Superstition in America

July 13, 2007 | By | 4 Replies More

As if America’s widespread religious beliefs were not evidence enough of America’s superstitious beliefs, last Saturday’s flood of marriages should end any speculation. l refer, of course, to the relatively large number of Americans who jumped at the chance to get married on July 7, 2007 — reportedly on the belief that 07-07-07 would be their “lucky number.” Indeed, according to some wedding planners, the rate of marriages last Saturday was three times the usual rate — a staggering acknowledgement that many Americans put their faith in luck and superstition.

So, here’s my question: when large numbers of heterosexual American couples believe that a “lucky day” will bless their marriage — and they treat marriage with the sort of superstition that most people apply to the purchase of a lottery ticket — and absolutely no one complains about it, then what standing do Americans have to suggest that homosexual couples would somehow undermine the institution of marriage? Exactly what remains of the “sanctity” of marriage when so many heterosexual couples in America chuck sanctity straight out the window and absolutely nobody cares?  When heterosexuals can get married in drive-through chapels in Vegas, in Walmart stores or even dressed up as clowns, and when half of all heterosexual marriages end in divorce, exactly what support exists for the ridiculous suggestion that heterosexuals are protecting the sanctity of marriage by excluding homosexual couples?  When you have reduced marriage to a circus event, when you have kept it available to serial killers on death row or to rich octagenarians who wed twenty-something strippers (e.g., Anna Nicole Smith), exactly what is gained (other than pure bigotry) by banning it among homosexual couples?


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About the Author ()

Grumpypilgrim is a writer and management consultant living in Madison, WI. He has several scientific degrees, including a recent master’s degree from MIT. He has also held several professional career positions, none of which has been in a field in which he ever took a university course. Grumps is an avid cyclist and, for many years now, has traveled more annual miles by bicycle than by car…and he wishes more people (for the health of both themselves and our planet) would do the same. Grumps is an enthusiastic advocate of life-long learning, healthy living and political awareness. He is single, and provides a loving home for abused and abandoned bicycles. Grumpy’s email: grumpypilgrim(AT)@gmail(DOT).com [Erich’s note: Grumpy asked that his email be encrypted this way to deter spam. If you want to write to him, drop out the parentheticals in the above address].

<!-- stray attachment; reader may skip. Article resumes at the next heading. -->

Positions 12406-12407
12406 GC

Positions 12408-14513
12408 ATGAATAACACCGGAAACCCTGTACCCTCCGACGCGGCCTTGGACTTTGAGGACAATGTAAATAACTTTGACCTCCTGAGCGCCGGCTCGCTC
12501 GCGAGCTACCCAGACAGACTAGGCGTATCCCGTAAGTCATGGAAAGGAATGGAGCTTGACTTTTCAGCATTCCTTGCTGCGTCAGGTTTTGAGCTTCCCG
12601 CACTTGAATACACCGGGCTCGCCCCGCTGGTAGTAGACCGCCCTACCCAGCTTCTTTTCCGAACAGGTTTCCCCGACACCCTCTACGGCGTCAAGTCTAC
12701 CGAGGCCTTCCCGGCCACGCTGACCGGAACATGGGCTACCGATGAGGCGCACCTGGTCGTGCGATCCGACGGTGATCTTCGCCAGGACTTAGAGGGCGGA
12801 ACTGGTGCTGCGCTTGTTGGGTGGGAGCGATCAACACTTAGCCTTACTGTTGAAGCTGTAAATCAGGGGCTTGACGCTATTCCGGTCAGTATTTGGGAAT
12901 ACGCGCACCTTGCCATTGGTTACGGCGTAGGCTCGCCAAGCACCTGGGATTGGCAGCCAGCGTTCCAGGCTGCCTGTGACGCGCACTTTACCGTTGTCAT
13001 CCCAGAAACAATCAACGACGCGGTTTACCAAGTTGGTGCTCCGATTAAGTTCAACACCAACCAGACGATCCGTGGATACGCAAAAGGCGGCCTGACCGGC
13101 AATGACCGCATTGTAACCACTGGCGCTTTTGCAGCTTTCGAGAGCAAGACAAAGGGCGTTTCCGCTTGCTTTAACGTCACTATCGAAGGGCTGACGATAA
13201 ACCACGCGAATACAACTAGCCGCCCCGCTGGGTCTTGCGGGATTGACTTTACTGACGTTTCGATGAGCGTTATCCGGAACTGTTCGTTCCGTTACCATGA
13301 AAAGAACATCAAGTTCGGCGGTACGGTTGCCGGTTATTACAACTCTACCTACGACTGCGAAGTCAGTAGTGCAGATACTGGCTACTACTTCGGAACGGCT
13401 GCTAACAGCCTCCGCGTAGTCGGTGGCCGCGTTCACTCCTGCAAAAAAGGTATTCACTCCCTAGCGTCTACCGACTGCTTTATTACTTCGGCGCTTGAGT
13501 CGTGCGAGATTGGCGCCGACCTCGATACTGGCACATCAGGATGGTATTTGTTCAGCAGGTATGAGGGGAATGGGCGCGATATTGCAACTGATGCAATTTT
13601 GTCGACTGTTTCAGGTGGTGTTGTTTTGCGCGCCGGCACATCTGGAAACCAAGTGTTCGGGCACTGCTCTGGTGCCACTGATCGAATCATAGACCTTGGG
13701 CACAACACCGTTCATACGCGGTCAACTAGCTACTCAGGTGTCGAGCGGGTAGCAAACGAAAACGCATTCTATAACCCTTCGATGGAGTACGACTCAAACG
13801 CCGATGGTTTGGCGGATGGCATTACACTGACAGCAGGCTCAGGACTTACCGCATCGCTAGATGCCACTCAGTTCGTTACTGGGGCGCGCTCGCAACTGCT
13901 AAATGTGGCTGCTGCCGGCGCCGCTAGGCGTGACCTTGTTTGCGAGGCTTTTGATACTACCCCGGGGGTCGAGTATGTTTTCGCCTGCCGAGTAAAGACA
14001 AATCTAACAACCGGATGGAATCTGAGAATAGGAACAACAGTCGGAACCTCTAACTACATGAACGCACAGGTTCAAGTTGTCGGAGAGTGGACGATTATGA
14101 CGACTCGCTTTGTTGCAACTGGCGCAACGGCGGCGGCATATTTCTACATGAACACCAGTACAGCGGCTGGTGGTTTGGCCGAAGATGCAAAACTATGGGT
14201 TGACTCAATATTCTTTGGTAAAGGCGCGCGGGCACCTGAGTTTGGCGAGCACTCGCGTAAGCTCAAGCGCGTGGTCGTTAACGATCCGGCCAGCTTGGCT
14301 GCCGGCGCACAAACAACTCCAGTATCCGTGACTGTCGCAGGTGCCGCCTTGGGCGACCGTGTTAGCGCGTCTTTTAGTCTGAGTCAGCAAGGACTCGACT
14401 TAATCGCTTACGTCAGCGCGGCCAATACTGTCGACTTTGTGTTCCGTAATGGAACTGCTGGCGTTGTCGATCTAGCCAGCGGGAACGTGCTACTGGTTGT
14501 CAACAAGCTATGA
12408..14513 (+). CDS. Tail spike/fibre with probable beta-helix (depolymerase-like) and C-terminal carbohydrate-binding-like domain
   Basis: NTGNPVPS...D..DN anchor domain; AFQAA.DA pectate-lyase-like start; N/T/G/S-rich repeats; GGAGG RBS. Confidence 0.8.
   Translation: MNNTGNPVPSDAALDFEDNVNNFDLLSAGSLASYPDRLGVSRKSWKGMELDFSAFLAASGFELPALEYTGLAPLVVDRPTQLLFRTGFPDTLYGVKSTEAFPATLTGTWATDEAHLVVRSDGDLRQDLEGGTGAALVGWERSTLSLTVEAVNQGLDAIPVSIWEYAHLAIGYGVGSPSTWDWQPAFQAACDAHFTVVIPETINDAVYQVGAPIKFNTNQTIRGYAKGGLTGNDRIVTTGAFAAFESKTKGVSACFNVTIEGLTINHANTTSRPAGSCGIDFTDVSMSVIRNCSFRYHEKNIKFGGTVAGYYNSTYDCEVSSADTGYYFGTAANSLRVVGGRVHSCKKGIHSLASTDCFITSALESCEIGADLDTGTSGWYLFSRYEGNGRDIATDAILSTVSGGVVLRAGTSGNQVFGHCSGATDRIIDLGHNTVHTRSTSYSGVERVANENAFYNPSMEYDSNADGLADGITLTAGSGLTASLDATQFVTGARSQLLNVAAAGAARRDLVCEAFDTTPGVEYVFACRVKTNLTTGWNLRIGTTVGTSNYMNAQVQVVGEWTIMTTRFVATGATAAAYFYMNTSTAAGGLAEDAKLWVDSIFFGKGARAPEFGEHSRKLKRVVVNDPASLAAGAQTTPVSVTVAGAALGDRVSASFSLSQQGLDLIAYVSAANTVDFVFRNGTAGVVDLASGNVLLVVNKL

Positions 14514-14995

Comments (4)

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  1. reader says:

    Could it be more likely that the people just like the novelty of 7/7/7 as an anniversary date, than actually believing that it's a lucky number? It is easy to remember.

  2. Matt says:

    I'm another one voting for novelty rather than superstition. I really wasn't aware that 7 was a lucky number. But if it is superstition, maybe people think homosexuals are bad luck? *eye roll*

  3. Erich Vieth says:

    I think it's bad luck of you to have written this post on Friday the 13th.

  4. grumpypilgrim says:

    The story I saw on the morning television news interviewed various people who got married on 07/07/07. The interviewees all said they were hoping the date would bring them good luck in their marriages. If novelty were sole the objective, as some of the above comments suggest, then plenty of other dates would suffice (01/02/03, 01/01/01, etc.). To Matt's comment: yes, many people consider 7 to be a lucky number, which is why so many people chose 07/07/07 as opposed to, for instance, 06/06/06, 05/05/05, etc.

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